October 21, 2014
Mortgage rates continue to bide their time, holding just under 4 percent on average. Some borrowers might see their quote move up .125% from yesterday, but others will be quoted the same rate with slightly higher closing costs. A few lenders didn't move at all, but they're the exception. Overall, rates were slightly weaker, resulting in a better balance between 3.875% and 4.0% as the two most prevalently quoted conforming 30yr fixed rates for top tier borrowers.
Given the strong move higher in the stock market combined with the fact that rates have been taking a lot of guidance from stocks, today's marginal increase in rates is actually a strong showing. The bond markets that underlie mortgage rate movement have done more to march to their own beat while broader markets make bigger moves. In the bigger picture, however, those broader markets will continue to inform mortgage rate movement, and the short-term trend is slightly weaker (i.e. higher in rate). It could still be a day or two before we know if this weakness is merely a consolidation of October's bigger moves or if it's the early phase of a reversal toward even higher rates.
Loan Originator Perspective
"I continue to favor floating all loans until within 15 days of funding. Treasuries and MBS continue to remain in the downward channel but well off the lows we experienced last week. Economic data and the large stock rally of the last few days continues to be ignored by the bond markets. With stocks rallying over the last couple days, you would expect bonds to be far worse off, so what do bond traders know that stock traders dont?" Victor Burek, Open Mortgage
"Another fairly static day for rates today, as we continued within the recent range. My rate sheets were just slightly off yesterday's levels, but hardly enough to notice for most scenarios. We get some inflation data tomorrow, which can influence rates. My guess is that CPI comes in below expectations, which should help rates. Until we start trending upward, borrowers with a bit of risk tolerance may want to continue floating, at least until they're within 30 days or less of closing." -Ted Rood, Senior Mortgage Originator
"Another sideways day for interest rates trying to determine their identity. There is no question we are at a pivotal point that may pave the path for the balance of the year and early part of next year. Look to stock market 3rd quarter earnings and forecasts for the following quarter and forward fiscal year outlook to potentially dictate the direction we may take, in addition to any data, and FED chatter. I'm only locking loans cleared to close. " -Constantine Floropoulos, Quontic Bank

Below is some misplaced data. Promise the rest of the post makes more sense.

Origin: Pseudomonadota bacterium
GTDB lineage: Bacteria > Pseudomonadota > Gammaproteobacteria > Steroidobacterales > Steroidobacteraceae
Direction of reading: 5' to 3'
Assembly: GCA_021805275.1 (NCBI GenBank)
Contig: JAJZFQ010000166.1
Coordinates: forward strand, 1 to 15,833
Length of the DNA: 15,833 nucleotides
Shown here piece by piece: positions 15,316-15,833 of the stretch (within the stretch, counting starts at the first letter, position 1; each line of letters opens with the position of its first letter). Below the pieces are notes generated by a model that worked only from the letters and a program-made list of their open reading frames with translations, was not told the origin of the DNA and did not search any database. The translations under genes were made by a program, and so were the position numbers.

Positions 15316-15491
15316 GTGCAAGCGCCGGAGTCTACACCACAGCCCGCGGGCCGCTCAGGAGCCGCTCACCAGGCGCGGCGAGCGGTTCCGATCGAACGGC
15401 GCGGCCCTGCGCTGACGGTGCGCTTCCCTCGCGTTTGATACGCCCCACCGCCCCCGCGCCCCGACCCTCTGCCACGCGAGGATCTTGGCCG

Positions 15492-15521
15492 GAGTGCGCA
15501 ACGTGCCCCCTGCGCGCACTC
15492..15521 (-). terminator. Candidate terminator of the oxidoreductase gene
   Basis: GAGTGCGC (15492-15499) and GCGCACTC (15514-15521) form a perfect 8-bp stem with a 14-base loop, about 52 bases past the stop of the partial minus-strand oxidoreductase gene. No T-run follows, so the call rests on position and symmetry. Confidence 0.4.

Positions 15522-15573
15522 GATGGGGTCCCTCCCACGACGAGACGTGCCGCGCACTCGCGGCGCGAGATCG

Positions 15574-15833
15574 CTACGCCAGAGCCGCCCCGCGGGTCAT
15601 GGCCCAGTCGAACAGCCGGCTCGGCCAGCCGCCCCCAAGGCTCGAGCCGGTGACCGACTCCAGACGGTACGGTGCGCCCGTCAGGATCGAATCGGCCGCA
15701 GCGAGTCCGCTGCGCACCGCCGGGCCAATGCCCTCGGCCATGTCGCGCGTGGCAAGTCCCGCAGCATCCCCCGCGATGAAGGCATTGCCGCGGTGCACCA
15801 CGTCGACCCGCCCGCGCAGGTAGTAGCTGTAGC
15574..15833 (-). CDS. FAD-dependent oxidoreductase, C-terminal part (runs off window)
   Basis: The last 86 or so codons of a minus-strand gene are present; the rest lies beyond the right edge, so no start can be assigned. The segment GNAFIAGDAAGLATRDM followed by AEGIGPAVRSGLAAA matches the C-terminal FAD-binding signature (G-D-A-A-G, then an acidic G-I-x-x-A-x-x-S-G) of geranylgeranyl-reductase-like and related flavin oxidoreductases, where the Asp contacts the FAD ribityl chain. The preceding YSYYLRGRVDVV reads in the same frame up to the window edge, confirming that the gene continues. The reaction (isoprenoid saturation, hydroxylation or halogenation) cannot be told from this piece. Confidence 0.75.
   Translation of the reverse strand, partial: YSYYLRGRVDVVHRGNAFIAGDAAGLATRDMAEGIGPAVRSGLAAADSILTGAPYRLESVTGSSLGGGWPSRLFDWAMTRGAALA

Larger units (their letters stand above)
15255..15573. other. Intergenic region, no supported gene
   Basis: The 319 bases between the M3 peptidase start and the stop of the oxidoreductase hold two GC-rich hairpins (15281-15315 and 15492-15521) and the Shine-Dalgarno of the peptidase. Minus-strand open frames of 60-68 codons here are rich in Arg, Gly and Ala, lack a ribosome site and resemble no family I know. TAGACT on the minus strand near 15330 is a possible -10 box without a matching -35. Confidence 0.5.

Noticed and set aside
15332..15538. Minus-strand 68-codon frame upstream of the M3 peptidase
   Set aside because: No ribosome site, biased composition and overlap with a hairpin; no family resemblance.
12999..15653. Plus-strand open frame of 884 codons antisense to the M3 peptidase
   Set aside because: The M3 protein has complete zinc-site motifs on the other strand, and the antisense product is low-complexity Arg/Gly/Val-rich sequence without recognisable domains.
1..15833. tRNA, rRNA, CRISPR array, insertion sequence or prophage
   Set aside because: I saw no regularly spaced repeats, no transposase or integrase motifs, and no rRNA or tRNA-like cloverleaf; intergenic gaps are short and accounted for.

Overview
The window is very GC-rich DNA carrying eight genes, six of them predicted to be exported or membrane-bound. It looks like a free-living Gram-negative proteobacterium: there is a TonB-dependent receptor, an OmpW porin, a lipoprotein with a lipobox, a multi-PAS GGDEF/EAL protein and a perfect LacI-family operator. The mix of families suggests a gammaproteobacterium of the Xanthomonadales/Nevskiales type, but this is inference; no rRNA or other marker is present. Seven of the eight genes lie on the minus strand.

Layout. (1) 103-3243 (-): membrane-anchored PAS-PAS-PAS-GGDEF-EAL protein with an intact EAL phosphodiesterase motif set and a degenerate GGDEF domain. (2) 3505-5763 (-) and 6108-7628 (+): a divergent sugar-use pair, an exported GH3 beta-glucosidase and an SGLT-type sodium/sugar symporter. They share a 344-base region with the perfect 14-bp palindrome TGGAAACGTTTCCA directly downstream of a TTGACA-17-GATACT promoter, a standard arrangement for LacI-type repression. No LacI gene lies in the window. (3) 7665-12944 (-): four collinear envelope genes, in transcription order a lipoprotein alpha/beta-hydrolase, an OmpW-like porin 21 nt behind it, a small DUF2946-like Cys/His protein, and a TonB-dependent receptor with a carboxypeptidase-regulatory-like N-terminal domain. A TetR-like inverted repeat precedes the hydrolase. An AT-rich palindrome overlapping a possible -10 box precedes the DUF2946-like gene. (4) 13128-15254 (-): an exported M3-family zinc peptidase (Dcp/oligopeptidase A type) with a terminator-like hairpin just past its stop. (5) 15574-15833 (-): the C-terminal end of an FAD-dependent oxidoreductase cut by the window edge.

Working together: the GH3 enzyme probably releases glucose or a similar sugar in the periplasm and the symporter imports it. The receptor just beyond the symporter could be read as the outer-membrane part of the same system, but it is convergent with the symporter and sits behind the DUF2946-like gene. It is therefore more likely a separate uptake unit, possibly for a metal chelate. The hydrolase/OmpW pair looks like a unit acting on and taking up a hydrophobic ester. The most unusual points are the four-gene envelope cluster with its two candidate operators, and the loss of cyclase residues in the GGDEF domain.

"While we still could be a few days away from any clear direction as to where rates are headed, I'm advising my clients to lock and take these great rates. The risk is too great for an increase to not take the rewards we've been given." -Brent Borcherding, brentborcherding.com
"Another Ho Hum day in the markets today with very little going on. Floating remains viable for the near term until something changes to influence decision making. Still, if you're closing in 15 days or less and you like the pricing you have now there is no sense in waiting any longer to lock in. For longer term closings it may make sense now to try and float until you gain in pricing from a shorter lock period, however, keep tuned in to the markets daily for any changes." -Hugh W. Page, Mortgage Banker, Seacoast National Bank
"Rates were little changed today in the face of yet another large equity rally. This leads me to believe the next move may be a large one, especially should treasury yields break to the up side. If you are risk averse today is a good day to lock. If you can stomach possibly locking in at a higher rate I would wait for the release of the inflation data tomorrow before choosing to lock." -Manny Gomes, Branch Manager Norcom Mortgage
Today's Best-Execution Rates
- 30YR FIXED - 3.875-4.0
- FHA/VA - 3.5
- 15 YEAR FIXED - 3.125
- 5 YEAR ARMS - 3.0 - 3.50% depending on the lender
Ongoing Lock/Float Considerations
- The hallmark of 2014 has been a narrow range in rates. Too many market participants bet on rates going higher in 2014, and markets punished that imbalance with a paradoxical move lower.
- European markets helped that process along and continue to play a prominent role in keeping US rates lower than they otherwise might be.
- For most of the Summer and early Fall months, rates held a narrow range of 4.125% -4.25% (essentially where the 2014 rate recovery has bottomed out) and finally broke to a 3.875%-4.0% range in mid-October. It's too soon to tell if this is a brief window of opportunity or the continuation of 2014's very gradual improvements.
- As always, please keep in mind that the rates discussed generally refer to what we've termed 'best-execution' (that is, the most frequently quoted, conforming, 30yr fixed rate for top tier borrowers, based not only on the outright price, but also 'bang-for-the-buck.' Generally speaking, our best-execution rate tends to connote no origination or discount points--though this can vary--and tends to predict Freddie Mac's weekly survey with high accuracy. It's safe to assume that our best-ex rate is the more timely and accurate of the two due to Freddie's once-a-week polling method).